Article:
Mental health-related multimorbidity can be considered as multimorbidity in the presence of a mental disorder. Some knowledge gaps on the study of mental health-related multimorbidity were identified. These knowledge gaps could be potentially addressed with real-world data.
2020 was to be a landmark year for setting targets to stop biodiversity loss and prevent dangerous climate change. However, COVID-19 has caused delays to the 15th Conference of the Parties (COP) of the UN Convention on Biological Diversity and the 26th COP of the UN Framework Convention on Climate Change. Negotiations on the Global Biodiversity Framework and the second submission of Nationally Determined Contributions under the Paris Agreement were due to take place at these COPs. There is uncertainty as to how the COVID-19 disruption will affect the negotiations, whether parties will pursue more ambitious actions or take a weaker stance on issues. Our policy analysis shows there are broad opportunities for climate and biodiversity frameworks to better respond to COVID-19, by viewing future pandemics, biodiversity loss, and climate change as interconnected problems. Importantly, there needs to be greater focus on agriculture and food systems in discussions, establishing safeguards for carbon markets, and implementing nature-based solutions in meeting the Paris Agreement goals. We can no longer delay action to address the biodiversity and climate emergencies, and accelerating sustainable recovery plans through virtual spaces may help keep discussions and momentum before the resumption of in-person negotiations.
High ambition needed at UN biodiversity and climate conferences to address pandemics, biodiversity, climate change, and health.
We summarize some of the past year's most important findings within climate change-related research. New research has improved our understanding of Earth's sensitivity to carbon dioxide, finds that permafrost thaw could release more carbon emissions than expected and that the uptake of carbon in tropical ecosystems is weakening. Adverse impacts on human society include increasing water shortages and impacts on mental health. Options for solutions emerge from rethinking economic models, rights-based litigation, strengthened governance systems and a new social contract. The disruption caused by COVID-19 could be seized as an opportunity for positive change, directing economic stimulus towards sustainable investments.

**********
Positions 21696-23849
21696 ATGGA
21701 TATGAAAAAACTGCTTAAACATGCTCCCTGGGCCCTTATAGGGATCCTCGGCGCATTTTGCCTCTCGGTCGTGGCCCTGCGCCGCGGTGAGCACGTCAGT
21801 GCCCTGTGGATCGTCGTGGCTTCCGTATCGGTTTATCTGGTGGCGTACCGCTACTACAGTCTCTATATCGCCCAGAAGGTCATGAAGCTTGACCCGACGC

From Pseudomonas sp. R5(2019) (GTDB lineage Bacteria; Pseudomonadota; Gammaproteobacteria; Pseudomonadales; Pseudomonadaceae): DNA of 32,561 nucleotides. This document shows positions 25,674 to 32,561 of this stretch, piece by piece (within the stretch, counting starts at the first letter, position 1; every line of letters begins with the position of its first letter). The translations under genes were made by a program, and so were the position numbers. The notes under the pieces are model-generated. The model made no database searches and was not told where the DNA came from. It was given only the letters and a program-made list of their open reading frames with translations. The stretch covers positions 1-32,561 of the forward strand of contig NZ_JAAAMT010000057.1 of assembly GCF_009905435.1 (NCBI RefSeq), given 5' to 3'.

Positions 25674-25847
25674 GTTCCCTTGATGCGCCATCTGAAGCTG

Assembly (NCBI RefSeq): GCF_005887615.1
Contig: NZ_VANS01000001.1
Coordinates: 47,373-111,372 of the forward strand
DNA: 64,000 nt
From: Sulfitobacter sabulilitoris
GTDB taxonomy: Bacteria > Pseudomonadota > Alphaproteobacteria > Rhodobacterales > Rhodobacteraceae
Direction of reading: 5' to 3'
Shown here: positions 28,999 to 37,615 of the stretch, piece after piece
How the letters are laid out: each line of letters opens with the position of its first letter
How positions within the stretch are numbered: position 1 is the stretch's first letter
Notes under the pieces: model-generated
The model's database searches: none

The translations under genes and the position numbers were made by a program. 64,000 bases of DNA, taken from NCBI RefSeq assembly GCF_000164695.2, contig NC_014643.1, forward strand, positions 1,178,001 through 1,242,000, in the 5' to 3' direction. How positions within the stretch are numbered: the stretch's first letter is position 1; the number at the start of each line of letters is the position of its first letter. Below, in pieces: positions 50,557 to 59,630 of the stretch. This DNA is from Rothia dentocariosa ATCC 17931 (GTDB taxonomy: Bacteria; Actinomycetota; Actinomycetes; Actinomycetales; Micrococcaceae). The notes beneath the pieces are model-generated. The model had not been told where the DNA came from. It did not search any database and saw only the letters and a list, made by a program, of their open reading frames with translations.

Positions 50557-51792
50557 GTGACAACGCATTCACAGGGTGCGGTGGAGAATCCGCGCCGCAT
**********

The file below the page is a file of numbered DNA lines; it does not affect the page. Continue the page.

A synthesis is made of ten fields within climate science where there have been significant advances since mid-2019, through an expert elicitation process with broad disciplinary scope. Findings include: (1) a better understanding of equilibrium climate sensitivity; (2) abrupt thaw as an accelerator of carbon release from permafrost; (3) changes to global and regional land carbon sinks; (4) impacts of climate change on water crises, including equity perspectives; (5) adverse effects on mental health from climate change; (6) immediate effects on climate of the COVID-19 pandemic and requirements for recovery packages to deliver on the Paris Agreement; (7) suggested long-term changes to governance and a social contract to address climate change, learning from the current pandemic, (8) updated positive cost–benefit ratio and new perspectives on the potential for green growth in the short- and long-term perspective; (9) urban electrification as a strategy to move towards low-carbon energy systems and (10) rights-based litigation as an increasingly important method to address climate change, with recent clarifications on the legal standing and representation of future generations.
Social media summary
Stronger permafrost thaw, COVID-19 effects and growing mental health impacts among highlights of latest climate science.